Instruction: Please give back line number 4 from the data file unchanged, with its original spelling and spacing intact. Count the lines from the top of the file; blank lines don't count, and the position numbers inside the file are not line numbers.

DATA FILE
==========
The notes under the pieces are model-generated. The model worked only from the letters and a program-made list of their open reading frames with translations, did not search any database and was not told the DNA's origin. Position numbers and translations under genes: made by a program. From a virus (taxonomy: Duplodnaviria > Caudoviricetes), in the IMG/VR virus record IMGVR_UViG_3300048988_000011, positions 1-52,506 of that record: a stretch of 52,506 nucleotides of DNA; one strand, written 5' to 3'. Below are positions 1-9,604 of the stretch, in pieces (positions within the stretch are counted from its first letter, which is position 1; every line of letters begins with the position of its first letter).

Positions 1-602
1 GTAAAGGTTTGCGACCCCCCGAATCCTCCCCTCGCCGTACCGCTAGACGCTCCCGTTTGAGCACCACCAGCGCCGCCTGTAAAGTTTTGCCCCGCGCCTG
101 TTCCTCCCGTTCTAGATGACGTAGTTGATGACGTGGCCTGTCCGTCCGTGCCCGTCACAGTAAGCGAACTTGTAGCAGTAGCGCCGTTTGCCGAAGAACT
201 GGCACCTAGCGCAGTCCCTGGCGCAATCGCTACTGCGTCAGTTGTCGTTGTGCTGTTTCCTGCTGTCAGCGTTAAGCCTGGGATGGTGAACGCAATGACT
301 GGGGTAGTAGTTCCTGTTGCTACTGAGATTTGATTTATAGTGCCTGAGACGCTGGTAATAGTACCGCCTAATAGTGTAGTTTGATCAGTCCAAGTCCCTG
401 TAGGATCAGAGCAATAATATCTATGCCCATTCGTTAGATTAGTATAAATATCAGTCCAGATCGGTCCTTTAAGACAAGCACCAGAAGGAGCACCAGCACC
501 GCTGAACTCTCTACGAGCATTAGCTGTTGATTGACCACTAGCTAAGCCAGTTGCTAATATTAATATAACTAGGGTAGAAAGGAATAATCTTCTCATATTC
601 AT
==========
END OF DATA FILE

101 TTCCTCCCGTTCTAGATGACGTAGTTGATGACGTGGCCTGTCCGTCCGTGCCCGTCACAGTAAGCGAACTTGTAGCAGTAGCGCCGTTTGCCGAAGAACT